“Be merciful to the people of the earth and the One in the heavens will have mercy upon you.” (Narrated in Tirmidhi)

Most people had an impossible standard for everyone else, but rarely took the time to turn that critique inward. This attitude is bleak but it is also contagious.

I once witnessed brothers backbite each other because one’s beard was not long enough, and another’s was too long, yet another’s was too shabby, and the other guy’s was too manicured. It was as if the hadith: “Make things easy for the people, and do not make it difficult for them.”, was never spoken by the Prophet (peace be upon him).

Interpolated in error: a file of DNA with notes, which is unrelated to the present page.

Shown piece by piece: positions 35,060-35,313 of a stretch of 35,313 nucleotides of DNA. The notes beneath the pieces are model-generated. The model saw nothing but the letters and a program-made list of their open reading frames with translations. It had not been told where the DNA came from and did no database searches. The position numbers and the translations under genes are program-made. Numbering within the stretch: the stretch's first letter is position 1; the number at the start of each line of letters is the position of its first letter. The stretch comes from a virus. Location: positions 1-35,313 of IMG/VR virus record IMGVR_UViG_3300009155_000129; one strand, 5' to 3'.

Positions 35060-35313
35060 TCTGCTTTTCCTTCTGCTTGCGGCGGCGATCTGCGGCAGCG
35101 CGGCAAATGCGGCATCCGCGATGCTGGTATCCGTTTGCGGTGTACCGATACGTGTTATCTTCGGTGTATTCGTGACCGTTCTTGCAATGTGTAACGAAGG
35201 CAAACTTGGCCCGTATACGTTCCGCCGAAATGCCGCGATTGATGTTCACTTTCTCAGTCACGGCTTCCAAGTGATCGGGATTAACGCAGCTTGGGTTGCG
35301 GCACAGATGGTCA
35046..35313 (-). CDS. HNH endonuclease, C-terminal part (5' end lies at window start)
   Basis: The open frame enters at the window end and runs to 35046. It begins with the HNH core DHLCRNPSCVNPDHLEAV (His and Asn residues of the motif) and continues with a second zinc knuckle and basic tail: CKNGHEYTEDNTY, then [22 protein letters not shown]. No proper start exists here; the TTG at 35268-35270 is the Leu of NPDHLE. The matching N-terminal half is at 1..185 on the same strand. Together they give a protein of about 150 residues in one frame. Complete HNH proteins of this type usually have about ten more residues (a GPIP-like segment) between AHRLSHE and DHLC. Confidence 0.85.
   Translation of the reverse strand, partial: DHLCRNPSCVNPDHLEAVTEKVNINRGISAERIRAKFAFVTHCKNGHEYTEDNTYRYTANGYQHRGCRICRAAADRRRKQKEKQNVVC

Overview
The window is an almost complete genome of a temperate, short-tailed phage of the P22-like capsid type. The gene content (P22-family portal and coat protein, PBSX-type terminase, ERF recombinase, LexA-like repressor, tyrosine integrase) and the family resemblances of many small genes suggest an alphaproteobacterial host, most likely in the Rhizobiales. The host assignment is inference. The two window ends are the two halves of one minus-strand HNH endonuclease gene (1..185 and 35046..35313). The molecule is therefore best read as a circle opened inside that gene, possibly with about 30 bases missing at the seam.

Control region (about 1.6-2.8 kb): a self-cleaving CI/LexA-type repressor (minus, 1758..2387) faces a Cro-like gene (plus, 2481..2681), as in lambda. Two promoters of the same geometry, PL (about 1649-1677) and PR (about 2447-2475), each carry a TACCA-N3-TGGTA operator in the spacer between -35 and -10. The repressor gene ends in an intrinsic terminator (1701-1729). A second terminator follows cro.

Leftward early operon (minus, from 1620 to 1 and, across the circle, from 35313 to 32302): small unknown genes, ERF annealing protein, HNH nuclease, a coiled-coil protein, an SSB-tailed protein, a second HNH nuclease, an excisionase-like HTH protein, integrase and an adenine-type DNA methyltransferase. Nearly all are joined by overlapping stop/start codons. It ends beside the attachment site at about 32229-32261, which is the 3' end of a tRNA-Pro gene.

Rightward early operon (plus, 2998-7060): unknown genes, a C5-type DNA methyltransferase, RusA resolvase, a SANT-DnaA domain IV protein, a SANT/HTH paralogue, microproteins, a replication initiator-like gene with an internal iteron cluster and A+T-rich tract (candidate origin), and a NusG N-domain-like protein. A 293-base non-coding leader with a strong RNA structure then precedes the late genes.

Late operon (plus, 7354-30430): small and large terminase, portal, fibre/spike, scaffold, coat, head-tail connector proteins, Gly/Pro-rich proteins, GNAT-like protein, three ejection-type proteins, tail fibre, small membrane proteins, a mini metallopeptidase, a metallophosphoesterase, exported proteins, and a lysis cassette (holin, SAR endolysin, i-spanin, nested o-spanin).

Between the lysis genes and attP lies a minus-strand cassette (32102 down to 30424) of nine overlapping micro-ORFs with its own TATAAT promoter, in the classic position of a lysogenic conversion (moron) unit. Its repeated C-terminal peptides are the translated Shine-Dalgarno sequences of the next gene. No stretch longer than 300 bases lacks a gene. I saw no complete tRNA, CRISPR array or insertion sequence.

There were some compassionate and wise people in this community, but there were also those to whom Islam was only rules as protection and weapon. I could have chosen to approach my faith and brothers and sisters with ease and compassion, as my faith and the wise people in this community taught me. But I didn’t. I was swept up into the attitude of attack or be attacked.

And I ended up holding harsh opinions of people with good hearts. I found any women who didn’t wear the exact style of dress as me to be unworthy of my time. I thought less of people who held any difference in opinion than me. I treated people who didn’t act exactly like me as if they were less than me. I hurt a lot of good people for no reason. For that I can never apologize enough. I failed to see my own arrogance, my own hard heartedness, my own flaws. For that I lost myself.

I Finally Changed